Negotiate with China, or not? The question has tormented many chancelleries since Beijing, in the midst of a trade and technological war with Washington, multiplies all-out opening gestures around the world in order to find less hostile growth relays. After signing the Regional Comprehensive Economic Partnership (RCEP) with fourteen countries in Asia and the Pacific, the largest free trade agreement in the world, in November 2020, China was quick to welcome “The victory of multilateralism and free trade”, as if to better underline the isolation of the United States.
A few weeks later, it accelerated negotiations with the European Union (EU), to conclude, at the end of December, an agreement on investments under discussion since 2013. “China’s determination to promote high-level openness is unwavering and its door will always open wider,” Beijing immediately welcomed, through its embassy in Paris. It is also for her a diplomatic victory: she manages to decouple her relationship with the United States from that with the Old Continent, thus avoiding a common front between the two Western powers.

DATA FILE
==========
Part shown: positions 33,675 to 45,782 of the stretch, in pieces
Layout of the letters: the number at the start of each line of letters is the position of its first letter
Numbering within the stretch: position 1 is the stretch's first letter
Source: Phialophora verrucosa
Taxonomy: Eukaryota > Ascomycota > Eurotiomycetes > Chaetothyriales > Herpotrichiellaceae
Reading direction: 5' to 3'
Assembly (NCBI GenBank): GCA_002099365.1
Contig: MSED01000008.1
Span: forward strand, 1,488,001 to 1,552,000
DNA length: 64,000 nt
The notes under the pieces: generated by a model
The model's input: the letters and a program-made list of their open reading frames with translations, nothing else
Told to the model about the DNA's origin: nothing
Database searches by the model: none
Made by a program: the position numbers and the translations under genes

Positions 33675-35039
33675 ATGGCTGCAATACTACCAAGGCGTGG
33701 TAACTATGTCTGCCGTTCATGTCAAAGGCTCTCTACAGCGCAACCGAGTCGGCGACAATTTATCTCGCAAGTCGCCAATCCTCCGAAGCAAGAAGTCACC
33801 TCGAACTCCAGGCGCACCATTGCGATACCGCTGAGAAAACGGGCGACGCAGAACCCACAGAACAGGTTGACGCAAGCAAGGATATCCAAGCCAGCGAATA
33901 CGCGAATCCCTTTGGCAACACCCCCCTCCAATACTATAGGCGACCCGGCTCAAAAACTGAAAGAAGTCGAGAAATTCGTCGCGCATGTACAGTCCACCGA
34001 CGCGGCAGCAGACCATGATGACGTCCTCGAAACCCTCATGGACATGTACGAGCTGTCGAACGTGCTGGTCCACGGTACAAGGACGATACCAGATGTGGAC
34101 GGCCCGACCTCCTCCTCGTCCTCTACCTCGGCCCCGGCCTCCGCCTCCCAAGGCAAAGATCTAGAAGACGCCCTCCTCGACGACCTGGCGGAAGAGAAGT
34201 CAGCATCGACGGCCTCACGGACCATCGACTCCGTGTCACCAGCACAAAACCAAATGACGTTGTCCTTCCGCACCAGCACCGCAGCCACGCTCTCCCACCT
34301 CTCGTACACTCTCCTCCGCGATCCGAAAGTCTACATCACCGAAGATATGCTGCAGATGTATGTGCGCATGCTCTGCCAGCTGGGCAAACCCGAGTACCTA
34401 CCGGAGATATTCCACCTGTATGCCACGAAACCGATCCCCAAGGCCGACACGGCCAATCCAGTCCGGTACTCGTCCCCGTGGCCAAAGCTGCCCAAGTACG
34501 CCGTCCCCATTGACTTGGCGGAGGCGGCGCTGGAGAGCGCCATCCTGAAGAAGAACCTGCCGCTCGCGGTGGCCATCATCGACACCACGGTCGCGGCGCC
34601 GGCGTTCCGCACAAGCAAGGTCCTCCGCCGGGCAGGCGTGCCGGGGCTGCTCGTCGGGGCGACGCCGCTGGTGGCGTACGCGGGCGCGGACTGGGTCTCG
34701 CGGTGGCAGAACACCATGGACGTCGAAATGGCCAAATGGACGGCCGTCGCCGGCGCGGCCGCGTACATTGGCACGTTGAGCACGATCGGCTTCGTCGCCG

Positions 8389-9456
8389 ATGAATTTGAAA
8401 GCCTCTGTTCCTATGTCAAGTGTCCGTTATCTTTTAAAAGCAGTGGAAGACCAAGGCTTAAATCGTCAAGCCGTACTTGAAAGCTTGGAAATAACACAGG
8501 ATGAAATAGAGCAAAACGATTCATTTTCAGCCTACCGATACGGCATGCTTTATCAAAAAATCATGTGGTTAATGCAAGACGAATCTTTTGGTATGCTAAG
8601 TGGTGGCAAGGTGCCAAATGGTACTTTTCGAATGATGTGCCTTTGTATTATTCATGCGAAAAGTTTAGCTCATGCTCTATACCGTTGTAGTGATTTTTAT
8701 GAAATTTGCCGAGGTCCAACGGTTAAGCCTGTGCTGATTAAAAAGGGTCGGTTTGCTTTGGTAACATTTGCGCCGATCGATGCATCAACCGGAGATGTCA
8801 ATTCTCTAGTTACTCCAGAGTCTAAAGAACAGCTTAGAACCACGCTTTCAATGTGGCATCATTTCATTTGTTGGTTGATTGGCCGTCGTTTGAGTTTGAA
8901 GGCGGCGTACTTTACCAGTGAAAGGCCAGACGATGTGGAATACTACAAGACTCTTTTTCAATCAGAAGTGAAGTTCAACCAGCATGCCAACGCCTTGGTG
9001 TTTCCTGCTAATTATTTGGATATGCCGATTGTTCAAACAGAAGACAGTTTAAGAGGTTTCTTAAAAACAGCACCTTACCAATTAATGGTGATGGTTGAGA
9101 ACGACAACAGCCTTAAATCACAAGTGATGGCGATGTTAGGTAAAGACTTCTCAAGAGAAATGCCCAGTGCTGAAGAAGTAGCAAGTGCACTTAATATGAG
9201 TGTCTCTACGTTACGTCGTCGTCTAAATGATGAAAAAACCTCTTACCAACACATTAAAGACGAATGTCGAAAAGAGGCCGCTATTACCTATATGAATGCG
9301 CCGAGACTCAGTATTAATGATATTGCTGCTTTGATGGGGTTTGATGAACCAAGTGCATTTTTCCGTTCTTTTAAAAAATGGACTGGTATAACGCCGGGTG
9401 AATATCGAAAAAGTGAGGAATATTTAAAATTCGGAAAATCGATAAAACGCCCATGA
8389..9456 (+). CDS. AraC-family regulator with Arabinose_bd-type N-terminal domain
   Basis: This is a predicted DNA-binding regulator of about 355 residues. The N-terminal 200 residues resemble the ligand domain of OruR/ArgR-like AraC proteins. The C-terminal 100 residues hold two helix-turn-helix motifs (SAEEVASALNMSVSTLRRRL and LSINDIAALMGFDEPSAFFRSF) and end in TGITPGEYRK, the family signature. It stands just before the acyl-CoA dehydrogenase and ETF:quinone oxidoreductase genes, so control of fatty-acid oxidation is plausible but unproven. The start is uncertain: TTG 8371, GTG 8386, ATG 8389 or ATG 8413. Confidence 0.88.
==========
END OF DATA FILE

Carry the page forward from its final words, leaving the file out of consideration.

A few days later, the 1is January, the free trade agreement between Mauritius and China came into effect. An agreement that “Strengthens [leurs] economic relations with Africa ”, said Wu Peng, director of the Africa department at the Chinese foreign ministry, who has also promised more on the continent. And it’s not over.
In an interview with Xinhua News Agency on Jan. 8, China’s new trade minister Wang Wentao said he wanted to speed up negotiations with Japan and South Korea, and hold talks with Israel, the Council of cooperation of the Gulf and Norway. “We have more and more business partners”, assured the minister.
Beijing now has nineteen free trade agreements, signed with twenty-six countries, which cover 35% of its foreign trade.
“China wants to increase partnerships before the installation of the new American administration, scheduled for January 20,” observes Alice Ekman, analyst responsible for Asia at the European Union Institute for Security Studies (IESUE). More and more Chinese companies are having to leave Wall Street listing because they have been blacklisted by the US Department of Defense.
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